Sitharaman Makes It Clear That Government Won’t Roll Back A Hike In Income Tax On The Rich


New Delhi: Finance Minister Nirmala Sitharaman has made it clear that the government wasn’t going to roll back a hike in income tax on the rich when she spoke in Parliament in response to the debate on the Finance Bill. “The super-rich should contribute more to society and nation-building,” she told the Lok Sabha. But it isn’t only in the House that the finance minister has had to hear parliamentarians crib about the higher tax.

It is learnt that the Finance Minister has also faced a certain degree of pressure from other MPs for her proposal to raise the surcharge on income tax for the super rich. The increase implies that the tax liability of people who earn Rs 2-3 crore annually will go up by 3 percentage points. It will go up by 7 percentage points for those who earn more than Rs 3 crore.

Several MPs confirmed that the tax is creating considerable heartburn among them too, not just in the opposition but also within her own party. In fact on July 10, some of these MPs also spoke to the minister in Parliament’s Central Hall about the tax and why the government felt the necessity to introduce it.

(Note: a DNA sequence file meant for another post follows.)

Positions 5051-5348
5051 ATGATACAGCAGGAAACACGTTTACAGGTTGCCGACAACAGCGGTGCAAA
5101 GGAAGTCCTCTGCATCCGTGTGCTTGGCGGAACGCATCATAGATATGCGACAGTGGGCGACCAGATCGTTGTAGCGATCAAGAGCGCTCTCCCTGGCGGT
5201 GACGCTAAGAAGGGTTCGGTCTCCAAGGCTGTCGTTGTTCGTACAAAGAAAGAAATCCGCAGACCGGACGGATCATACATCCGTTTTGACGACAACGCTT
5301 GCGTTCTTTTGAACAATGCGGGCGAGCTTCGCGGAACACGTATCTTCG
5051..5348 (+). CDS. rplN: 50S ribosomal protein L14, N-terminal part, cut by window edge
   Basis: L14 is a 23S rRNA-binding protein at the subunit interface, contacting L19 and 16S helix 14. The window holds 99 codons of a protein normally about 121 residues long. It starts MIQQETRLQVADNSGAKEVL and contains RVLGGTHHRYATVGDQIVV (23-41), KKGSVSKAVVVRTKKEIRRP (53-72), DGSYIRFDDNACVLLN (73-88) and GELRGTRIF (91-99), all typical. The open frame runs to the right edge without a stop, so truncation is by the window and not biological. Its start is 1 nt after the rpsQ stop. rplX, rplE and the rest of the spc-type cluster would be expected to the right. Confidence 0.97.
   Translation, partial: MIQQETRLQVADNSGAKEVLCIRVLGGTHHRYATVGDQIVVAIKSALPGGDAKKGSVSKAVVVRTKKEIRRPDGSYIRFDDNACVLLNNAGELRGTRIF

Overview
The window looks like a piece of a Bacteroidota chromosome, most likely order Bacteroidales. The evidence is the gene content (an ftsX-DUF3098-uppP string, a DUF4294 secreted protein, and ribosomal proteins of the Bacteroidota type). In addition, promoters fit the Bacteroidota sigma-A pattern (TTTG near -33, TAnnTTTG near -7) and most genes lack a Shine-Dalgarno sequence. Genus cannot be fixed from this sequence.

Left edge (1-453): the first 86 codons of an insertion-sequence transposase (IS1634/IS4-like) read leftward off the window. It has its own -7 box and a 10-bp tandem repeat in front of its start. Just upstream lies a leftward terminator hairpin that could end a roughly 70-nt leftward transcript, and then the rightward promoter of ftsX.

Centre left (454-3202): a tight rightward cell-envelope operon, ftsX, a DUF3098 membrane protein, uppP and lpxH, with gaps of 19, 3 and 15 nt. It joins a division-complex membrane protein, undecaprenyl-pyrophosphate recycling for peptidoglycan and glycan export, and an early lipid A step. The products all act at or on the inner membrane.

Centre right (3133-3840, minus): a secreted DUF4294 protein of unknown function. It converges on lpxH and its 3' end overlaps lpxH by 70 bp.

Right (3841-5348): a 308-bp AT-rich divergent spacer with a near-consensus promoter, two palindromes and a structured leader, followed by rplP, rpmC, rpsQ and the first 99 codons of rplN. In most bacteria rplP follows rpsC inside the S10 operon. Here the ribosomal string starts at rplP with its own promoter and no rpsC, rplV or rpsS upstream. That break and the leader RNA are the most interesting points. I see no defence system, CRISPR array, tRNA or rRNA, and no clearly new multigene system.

Two of those MPs who were present at the informal meeting that took place in Parliament complex said that they include at least three women MPs of the BJP, one lawmaker from BJP’s alliance partner, and other male BJP MPs. There were also a few more from non-NDA parties.

Some of these MPs are high-net worth individuals. They were discussing the “super-rich” tax when someone spotted Sitharaman and drew her into the conversation. “What was the need to bring this in?”

The Finance Minister heard them out about their concerns. When Nirmala Sitharaman spoke, she didn’t mince her words when she addressed them. She said: “You are worried only about the 5,000 people who are impacted by this. The Prime Minister has to worry about the 130 crore other people”.

Nirmala Sitharaman had said that the need to introduce this high tax was “driven by the need to part-raise resources for important and essential government expenditure.’’

However, she also said that “ideally” the 42.7% peak income tax should be brought down. But she made it clear that this may only happen over a period of time. “We have to see when the timing is proper for this,” she had underscored.

The MPs who had heard the minister’s explain the rationale for raising the super-rich tax declined to comment on how they took the minister’s blunt response. One of them said on condition of anonymity, “We are never heard. What has the Indian state given to these tax payers? First of all, everything that you do is looked with a magnifying glass”.

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